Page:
It’s been approximately 200 years since the melody for Silent Night was written. How amazing!
One of the most beloved Christmas carols of all time began in an unexpected, but clever way, all because of an organ that wasn’t working right.
On Dec. 23, 1818, Fr. Joseph Mohr, assistant pastor of St. Nicholas Catholic Church in Oberndorf, Austria, watched a group of actors perform a Christmas play.
The play was supposed to take place at the church, but was moved to someone’s home because the church organ wasn’t working.
After the play, Fr. Mohr walked home, contemplating the biblical account of the story of Jesus’ birth. He took an alternative route this time, coming upon a hilltop overlooking his village covered in snow.
The peaceful view of the village reminded him of a poem he wrote two years prior about the baby Jesus. Legend says this inspired him to put his poem to music, thinking it might make a good song for his congregation on Christmas eve.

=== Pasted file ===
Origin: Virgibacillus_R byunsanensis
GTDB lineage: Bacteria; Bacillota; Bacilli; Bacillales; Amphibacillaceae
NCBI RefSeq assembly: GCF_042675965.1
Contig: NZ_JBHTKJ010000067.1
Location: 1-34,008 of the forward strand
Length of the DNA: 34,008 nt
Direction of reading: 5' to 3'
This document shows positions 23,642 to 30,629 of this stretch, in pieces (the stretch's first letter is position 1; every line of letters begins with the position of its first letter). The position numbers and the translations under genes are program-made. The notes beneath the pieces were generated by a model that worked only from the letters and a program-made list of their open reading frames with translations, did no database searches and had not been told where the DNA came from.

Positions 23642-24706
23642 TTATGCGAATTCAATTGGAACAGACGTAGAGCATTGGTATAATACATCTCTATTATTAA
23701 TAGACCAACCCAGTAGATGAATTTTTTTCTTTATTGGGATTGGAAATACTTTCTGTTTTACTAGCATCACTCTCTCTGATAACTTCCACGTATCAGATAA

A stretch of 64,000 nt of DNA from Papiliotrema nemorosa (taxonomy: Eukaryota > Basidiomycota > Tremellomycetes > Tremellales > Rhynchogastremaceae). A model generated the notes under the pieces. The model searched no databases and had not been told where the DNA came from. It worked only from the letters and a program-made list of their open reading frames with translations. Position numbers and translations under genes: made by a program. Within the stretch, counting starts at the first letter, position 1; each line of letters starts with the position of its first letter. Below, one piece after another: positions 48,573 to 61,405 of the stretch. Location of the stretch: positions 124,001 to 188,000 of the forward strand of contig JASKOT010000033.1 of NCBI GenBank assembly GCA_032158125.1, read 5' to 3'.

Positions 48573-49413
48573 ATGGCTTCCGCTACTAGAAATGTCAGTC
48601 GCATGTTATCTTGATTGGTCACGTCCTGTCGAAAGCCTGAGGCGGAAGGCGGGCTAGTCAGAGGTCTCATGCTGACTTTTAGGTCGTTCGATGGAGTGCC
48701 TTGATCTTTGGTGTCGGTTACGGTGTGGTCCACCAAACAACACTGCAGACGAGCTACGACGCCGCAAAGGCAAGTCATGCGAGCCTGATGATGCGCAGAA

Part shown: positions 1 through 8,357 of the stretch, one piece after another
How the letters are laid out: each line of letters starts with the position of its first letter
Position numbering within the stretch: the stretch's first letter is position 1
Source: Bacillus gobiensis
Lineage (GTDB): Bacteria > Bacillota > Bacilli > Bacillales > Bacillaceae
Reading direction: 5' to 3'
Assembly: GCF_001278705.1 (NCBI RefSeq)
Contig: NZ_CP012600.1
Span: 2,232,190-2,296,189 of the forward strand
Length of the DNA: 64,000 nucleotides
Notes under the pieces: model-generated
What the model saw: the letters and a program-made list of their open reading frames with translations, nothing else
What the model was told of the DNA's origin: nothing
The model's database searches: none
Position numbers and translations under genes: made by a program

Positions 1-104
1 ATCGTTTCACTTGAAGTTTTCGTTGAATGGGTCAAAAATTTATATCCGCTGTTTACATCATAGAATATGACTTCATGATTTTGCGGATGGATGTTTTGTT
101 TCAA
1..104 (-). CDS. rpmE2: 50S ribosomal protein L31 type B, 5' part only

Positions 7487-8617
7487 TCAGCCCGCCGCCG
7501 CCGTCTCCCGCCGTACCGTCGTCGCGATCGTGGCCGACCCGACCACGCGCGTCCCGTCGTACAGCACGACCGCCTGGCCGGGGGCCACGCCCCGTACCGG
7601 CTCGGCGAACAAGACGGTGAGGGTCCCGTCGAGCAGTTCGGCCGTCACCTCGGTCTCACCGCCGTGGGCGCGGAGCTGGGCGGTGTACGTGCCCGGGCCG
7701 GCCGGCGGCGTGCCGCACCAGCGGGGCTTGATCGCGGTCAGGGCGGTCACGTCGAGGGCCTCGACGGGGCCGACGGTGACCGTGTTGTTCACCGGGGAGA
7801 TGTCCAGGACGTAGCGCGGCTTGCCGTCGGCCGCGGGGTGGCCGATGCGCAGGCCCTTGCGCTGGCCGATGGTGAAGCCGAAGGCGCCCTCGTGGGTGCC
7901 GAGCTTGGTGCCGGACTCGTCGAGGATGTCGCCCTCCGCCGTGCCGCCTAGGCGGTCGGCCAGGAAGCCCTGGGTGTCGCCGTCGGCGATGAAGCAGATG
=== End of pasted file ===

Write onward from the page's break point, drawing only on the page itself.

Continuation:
He then went to his parish’s organist, Franz Xaver Gruber. Since the organ wasn’t working, the poem had to be composed for guitar. Gruber came up with a melody within a few hours, and they sang it for the very first time on Dec. 24, 1818 at St. Nicholas Catholic Church.
After fixing the organ a few weeks later, Karl Mauracher, a well-known organ-builder, asked Gruber to test it. He played Silent Night, and Mauracher loved it so much that he brought it back to his villiage of Kapfing.
As a result, the Rainers and the Strassers, who were well-known family singers at the time, heard the song and also loved it. They added it to their Christmas performances, which spread it throughout Europe.
In 1834, the Strasser Sisters performed the song before King Frederick William IV of Prussia. He then asked that it be played every year by his cathedral choir on Christmas eve.
The Rainer Singers brought the song to the United States twenty years later, singing it in German at the Alexander Hamilton Monument in New York City.
The song then spread throughout the world, and is one of the most beloved Christmas carols in history. How awesome!
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